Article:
P.G. YMCA Indian Guides and Princesses
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An Indian Thanksgiving
Although the Pilgrims had first sighted land off Cape Cod they did not settle until they arrived at Plymouth, which had been named by Captain John Smith in 1614. It was there that the Pilgrims decide to settle. Plymouth offered an excellent harbor. A large brook offered a resource for fish. The Pilgrims biggest concern was attack by the local Native American Indians. But the Patuxents were a peaceful group and did not prove to be a threat.
The first winter was devastating to the Pilgrims. The cold, snow and sleet was exceptionally heavy, interfering with the workers as they tried to construct their settlement. March brought warmer weather and the health of the Pilgrims improved, but many had died during the long winter. Of the 110 Pilgrims and crew who left England, less that 50 survived the first winter.
On March 16, 1621 , what was to become an important event took place, an Indian brave walked into the Plymouth settlement. The Pilgrims were frightened until the Indian called out "Welcome" (in English!).
His name was Samoset and he was an Abnaki Indian. He had learned English from the captains of fishing boats that had sailed off the coast. After staying the night Samoset left the next day. He soon returned with another Indian named Squanto who spoke better English than Samoset. Squanto told the Pilgrims of his voyages across the ocean and his visits to England and Spain. It was in England where he had learned English.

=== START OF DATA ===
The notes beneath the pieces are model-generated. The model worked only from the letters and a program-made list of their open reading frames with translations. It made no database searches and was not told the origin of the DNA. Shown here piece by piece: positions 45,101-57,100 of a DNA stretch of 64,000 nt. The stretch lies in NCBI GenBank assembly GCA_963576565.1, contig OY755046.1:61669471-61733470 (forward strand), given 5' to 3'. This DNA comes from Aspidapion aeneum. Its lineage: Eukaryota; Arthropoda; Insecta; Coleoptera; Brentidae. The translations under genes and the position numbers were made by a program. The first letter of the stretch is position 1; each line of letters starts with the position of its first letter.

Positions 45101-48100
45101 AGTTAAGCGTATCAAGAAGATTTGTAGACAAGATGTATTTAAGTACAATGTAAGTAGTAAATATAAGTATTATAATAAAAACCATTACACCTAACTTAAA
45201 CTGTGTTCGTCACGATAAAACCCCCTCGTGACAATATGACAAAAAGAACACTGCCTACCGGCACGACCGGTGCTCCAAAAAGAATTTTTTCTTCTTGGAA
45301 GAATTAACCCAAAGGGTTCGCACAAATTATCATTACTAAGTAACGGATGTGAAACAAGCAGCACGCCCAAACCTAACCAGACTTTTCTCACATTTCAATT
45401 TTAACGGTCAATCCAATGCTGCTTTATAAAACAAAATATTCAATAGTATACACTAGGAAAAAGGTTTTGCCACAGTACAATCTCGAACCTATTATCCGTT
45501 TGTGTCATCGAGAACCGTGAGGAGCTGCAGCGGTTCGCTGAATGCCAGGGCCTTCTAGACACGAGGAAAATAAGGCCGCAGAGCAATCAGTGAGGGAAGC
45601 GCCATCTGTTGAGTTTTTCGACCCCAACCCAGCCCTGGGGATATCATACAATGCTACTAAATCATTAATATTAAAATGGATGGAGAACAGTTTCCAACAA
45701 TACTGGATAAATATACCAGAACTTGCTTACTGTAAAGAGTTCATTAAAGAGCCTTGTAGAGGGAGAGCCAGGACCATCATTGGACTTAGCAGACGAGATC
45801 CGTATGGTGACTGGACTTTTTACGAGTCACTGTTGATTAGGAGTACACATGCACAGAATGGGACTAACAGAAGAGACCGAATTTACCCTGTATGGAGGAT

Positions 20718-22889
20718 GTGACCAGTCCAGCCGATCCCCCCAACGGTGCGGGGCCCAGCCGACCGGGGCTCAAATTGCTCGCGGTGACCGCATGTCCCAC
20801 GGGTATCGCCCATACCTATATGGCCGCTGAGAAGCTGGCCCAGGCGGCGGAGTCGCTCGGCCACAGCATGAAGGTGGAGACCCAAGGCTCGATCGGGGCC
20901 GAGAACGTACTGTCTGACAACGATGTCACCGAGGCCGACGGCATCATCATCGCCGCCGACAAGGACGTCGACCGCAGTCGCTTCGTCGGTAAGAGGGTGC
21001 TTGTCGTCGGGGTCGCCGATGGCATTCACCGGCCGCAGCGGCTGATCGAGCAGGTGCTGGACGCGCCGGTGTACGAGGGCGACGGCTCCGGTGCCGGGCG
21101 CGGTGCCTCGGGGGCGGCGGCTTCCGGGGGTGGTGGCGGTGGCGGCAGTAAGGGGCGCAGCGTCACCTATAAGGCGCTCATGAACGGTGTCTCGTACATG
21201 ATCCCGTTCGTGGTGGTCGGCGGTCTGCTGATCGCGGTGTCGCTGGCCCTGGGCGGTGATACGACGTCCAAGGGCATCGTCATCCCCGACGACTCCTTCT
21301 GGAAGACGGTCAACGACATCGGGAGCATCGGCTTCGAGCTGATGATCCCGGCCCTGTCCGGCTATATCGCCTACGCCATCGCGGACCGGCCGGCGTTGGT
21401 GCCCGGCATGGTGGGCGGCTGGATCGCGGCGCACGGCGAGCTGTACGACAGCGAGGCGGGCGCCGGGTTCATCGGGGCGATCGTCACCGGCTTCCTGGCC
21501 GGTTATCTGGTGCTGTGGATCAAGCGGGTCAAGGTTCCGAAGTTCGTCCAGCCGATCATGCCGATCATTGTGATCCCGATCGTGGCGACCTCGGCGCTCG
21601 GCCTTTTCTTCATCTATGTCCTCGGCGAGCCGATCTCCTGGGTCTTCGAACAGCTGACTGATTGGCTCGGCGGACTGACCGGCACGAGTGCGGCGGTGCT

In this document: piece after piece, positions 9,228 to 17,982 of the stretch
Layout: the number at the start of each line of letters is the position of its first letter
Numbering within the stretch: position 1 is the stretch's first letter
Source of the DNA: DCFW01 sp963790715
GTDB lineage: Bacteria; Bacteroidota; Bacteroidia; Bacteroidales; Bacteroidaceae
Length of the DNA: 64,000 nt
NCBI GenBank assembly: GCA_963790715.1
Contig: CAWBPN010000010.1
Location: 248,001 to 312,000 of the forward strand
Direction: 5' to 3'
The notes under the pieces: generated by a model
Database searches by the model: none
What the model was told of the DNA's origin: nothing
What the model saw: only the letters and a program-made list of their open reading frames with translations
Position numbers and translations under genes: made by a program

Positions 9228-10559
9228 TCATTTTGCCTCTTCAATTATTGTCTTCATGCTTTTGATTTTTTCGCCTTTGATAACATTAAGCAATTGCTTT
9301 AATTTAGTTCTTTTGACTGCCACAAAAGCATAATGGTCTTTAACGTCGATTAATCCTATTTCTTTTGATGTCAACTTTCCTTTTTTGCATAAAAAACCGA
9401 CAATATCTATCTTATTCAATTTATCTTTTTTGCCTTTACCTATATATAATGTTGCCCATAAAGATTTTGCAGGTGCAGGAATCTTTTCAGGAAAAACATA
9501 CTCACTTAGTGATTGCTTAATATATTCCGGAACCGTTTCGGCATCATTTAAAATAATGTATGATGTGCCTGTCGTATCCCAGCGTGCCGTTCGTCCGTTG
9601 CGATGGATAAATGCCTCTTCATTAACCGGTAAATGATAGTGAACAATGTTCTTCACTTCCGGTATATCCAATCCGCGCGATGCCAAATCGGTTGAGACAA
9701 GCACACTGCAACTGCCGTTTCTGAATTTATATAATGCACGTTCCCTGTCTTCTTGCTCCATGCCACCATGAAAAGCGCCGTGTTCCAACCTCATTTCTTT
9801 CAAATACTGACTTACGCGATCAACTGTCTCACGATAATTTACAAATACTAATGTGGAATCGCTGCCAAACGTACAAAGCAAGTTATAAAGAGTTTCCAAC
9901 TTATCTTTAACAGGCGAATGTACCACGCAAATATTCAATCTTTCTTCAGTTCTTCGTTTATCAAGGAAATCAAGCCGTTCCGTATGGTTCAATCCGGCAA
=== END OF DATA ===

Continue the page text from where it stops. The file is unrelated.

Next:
Squanto's importance to the Pilgrims was enormous and it can be said that they would not have survived without his help. It was Squanto who taught the Pilgrims how to tap the maple trees for sap. He taught them which plants were poisonous and which had medicinal powers. He taught them how to plant the Indian corn by heaping the earth into low mounds with several seeds and fish in each mound. The decaying fish fertilized the corn. He also taught them to plant other crops with the corn.
The harvest in October was very successful and the Pilgrims found themselves with enough food to put away for the winter. There was corn, fruits and vegetables, fish to be packed in salt, and meat to be cured over smoky fires.
The Pilgrims had much to celebrate, they had built homes in the wilderness, they had raised enough crops to keep them alive during the long coming winter, they were at peace with their Indian neighbors. They had beaten the odds and it was time to celebrate.
The Pilgrim Governor William Bradford
proclaimed a day of thanksgiving to be shared by all the colonists and
the neighboring Native Americans. They invited Squanto
and the other Indians to join them in their celebration. Their chief, Massasoit,
and 90 braves came to the celebration which lasted for 3 days. They played
games, ran races, marched and played drums. The Indians demonstrated their
skills with the bow and arrow and the Pilgrims demonstrated their musket
skills. Exactly when the festival took place is uncertain, but it is believed
the celebration took place in mid-October.